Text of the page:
Author(s): Bohan Wang is a Ph.D. student of the joint Ph.D. Program of USTC and Microsoft Research (Asia) advised by Prof. Wei Chen and Prof. Zhi-Ming Ma. His research interest is optimization in deep learning. He is eager to understand the underlying mechanism of optimizers’ behavior over deep neural networks. His ultimate goal is to build effective and stable optimizers for deep learning, especially for large models.

Blog on optimization in deep learning

This blog aims to offer basic knowledges of optimization in deep learning. This blog is for beginners in deep learning who have little prior optimization knowledge. After reading this blog, you will be able to answer the following questions:

  • What is optimization? What is optimizer?

  • Why deep learning is an optimization-centric approach?

  • Which optimizers are used in deep learning?

Before we start

  • This tutorial assumes that you have already learned:

    • Linear algebra

    • Calculus

What is optimization?

Optimization, or mathematical optimization, is “is the selection of a best element, with regard to some criterion, from some set of available alternatives” (copied from Wikipedia). Typically, optimization requires to solve the following optimization problem:

\(\min_{x} f(x) \text{ subject to: } x\in D\) . Here \(f\) is called the optimization objective function, \(x\) is called the variable, and \(D\) is called the domain or the feasible set. \(D\) is usually specified by a set of equalities and/or inequalities, i.e, \(D=\{x\in \Omega : g_i(x) < 0, h_j(x)=0, \forall i \in \{1,2,\cdots,N\}, j\in \{1,2,\cdots,M\}\}\) . The solution of the above optimization problem is called the optimal solution/global minimum, and the corresponding value of \(f\) is called the optimal value. We provide examples as below:

Example 1: \(\min_x x+\frac{1}{x} \text{ subject to: } x\in \mathbb{R}^+\). Here \(f:x\rightarrow x+1/x\) is the optimization objective function, \(\mathbb{R}^+\) is the domain. By the mean value inequality, the optimal solution of the optimization problem is \(x=1\) with optimal value \(2\).

Example 2: \(\min_x x^2+y^2 \text{ subject to: } (x,y)\in \mathbb{R}^2, x=0\) . Here \(f:(x,y)\rightarrow x^2+y^2\)is the optimization objective function, \(\mathbb{R}^2\) is the domain. One can easily observe the optimal solution of the optimization problem is \(x=0,y=0\) with optimal value \(0\).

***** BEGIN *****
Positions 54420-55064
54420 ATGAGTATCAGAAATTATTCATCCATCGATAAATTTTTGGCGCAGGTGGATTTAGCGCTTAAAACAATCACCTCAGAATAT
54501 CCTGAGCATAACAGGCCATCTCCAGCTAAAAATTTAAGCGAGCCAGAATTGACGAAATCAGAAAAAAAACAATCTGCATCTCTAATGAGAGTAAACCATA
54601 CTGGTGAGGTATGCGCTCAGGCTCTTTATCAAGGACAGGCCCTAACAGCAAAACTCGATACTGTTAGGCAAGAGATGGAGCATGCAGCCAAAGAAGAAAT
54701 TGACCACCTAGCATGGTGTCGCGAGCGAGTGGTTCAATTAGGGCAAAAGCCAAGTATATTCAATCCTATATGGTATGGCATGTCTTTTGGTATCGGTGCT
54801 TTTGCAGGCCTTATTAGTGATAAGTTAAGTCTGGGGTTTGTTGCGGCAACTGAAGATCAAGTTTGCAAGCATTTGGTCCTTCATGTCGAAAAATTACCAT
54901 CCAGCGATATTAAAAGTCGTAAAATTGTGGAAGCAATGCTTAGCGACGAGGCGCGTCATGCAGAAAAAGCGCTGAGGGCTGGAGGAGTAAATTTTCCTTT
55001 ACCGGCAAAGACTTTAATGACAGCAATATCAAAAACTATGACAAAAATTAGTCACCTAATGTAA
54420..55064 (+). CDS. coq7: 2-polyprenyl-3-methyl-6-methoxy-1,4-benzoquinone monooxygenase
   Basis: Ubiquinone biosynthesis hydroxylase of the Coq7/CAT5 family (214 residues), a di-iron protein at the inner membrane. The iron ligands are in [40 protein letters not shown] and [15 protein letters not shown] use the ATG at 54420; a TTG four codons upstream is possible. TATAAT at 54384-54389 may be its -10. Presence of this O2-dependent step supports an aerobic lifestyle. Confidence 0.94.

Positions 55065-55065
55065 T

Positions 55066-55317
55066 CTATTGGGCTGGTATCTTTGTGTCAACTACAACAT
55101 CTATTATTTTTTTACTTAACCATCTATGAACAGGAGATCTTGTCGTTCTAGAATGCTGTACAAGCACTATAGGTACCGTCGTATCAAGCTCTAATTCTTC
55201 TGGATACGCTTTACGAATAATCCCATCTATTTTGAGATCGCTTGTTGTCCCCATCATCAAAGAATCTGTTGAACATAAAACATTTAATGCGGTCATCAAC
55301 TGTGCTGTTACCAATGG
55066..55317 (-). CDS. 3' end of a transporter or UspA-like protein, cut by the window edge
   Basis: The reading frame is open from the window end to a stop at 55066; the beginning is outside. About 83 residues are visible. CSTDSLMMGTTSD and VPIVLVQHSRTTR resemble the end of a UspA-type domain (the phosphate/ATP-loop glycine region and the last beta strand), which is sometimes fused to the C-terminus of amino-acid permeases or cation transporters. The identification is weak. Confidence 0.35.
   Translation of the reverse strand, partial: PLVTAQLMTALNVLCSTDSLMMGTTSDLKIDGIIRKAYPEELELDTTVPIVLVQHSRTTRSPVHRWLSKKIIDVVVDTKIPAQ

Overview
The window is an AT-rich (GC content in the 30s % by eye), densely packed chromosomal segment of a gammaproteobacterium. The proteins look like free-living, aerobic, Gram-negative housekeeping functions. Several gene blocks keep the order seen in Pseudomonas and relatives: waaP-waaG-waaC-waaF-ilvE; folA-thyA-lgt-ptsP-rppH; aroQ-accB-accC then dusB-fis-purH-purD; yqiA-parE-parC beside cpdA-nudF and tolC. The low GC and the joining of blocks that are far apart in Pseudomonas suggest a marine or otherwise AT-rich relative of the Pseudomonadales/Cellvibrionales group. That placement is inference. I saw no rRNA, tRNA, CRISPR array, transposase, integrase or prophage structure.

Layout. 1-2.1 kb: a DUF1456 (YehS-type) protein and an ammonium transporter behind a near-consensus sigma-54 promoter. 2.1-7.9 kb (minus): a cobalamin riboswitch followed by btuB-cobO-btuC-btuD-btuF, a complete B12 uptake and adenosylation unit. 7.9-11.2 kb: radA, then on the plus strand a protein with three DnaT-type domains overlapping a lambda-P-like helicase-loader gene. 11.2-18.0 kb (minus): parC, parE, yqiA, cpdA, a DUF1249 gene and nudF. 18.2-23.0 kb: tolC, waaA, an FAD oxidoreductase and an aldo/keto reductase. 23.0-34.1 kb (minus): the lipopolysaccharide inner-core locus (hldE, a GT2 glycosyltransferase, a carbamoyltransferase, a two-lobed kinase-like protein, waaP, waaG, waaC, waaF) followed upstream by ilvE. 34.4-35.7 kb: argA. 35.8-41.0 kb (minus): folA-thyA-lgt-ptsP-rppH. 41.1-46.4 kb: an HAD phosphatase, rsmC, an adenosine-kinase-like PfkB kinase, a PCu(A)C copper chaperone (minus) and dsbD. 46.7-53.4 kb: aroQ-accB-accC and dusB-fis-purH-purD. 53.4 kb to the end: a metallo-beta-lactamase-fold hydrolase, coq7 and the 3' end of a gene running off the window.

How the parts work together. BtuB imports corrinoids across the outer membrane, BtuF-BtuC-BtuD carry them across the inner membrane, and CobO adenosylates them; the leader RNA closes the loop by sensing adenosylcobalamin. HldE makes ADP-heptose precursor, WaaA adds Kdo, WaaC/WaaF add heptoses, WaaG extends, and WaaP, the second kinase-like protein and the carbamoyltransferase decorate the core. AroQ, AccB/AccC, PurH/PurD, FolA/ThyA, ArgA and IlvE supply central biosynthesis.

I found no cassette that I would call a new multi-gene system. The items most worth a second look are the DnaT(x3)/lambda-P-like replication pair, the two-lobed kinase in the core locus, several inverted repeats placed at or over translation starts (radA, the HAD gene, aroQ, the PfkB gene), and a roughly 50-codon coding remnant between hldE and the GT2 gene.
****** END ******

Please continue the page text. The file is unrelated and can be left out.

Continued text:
In the above examples, the optimization problems are simple and the optimal solutions are easy to obtain by simple observation or basic mathematical tricks. However, in practice, the problem can be rather complicated and the optimal solution cannot be easily derived through human calculation.

Example 3: We use deep neural network \(\Phi\) to perform regression over the dataset \(S=\{(x_1,y_1),\cdots, (x_N,y_N)\}\). In other words, we aim to solve the following problem \(min_{w\in \mathbb{R}^p} \sum_{i=1}^N\Vert \Phi(x_i,w)-y_i\Vert^2\). Here \(\Phi: w\rightarrow \sum_{i=1}^N\Vert \Phi(x_i,w)-y_i\Vert^2\) is the optimization objective function, and \(\mathbb{R}^p\) is the domain. However, manully solving the problem is not easy due to the potentially complex structure of the neural network.

Algorithms have been developed to automatically solve sophisticated optimization problems like Example 3. Such algorithms are called “optimizers”. The performance of an optimizer is evaluated from two perspectives: the time costed to achieve a “good” solution, and the the memory costed to run the algorithm. Note here the “good” means that the solution provided by the optimizer is close to the optimal solution, or has an objective function value close to the optimal value. We require a “good” solution instead of the precise optimal solution, because deriving the precise optimal solution is usually an NP-hard problem and thus expansive.

What is the role of optimization in deep learning?

It is never too exaggerated to say that deep learning is an optimization-centric learning method. This is because deep learning tasks typically require to derive the optimal parameters of the deep neural network with respect to some criteria. The “training” process in deep learning indeed refers to the optimization process. In Example 3, we have formulated the regression with deep neural networks task as an optimization problem. We further provide two examples to faciliate the understanding of optimization in deep learning.

Example 4 (Supervised Learning): Suppose that we are now given a dataset \(S\) containing \(N\) pairs of feature \(x_i\) and label \(y_i\) (\(i\in \{1,2,\cdots, N\}\)), i.e., \(S=\{(x_1,y_1),\cdots, (x_N,y_N)\}\). The goal of supervised learning is to derive a neural network \(\Phi(w,\star)\) whose output \(\Phi(w,x_i)\) with input \(x_i\) is close to \(y_i\) \((i\in \{1,2,\cdots,N\})\). The “close” here is measured by some loss function \(\ell(\star,\star)\) satisfies \(\ell (y_i,\Phi(w,x_i))\) is smaller if \(\Phi(w,x_i)\) is closer to \(y_i\). The optimization problem of supervised learning can then be formulated as \(\min_{w} \sum_{i=1}^N \ell (y_i,\Phi(w,x_i)) \text{ subject to: } w\in D\). Here \(D\) is a subset of the whole parameter space \(\mathbb{R}^p\) , for example, a ball with radius \(r\): \(\{w: \Vert w\Vert\le r\}\).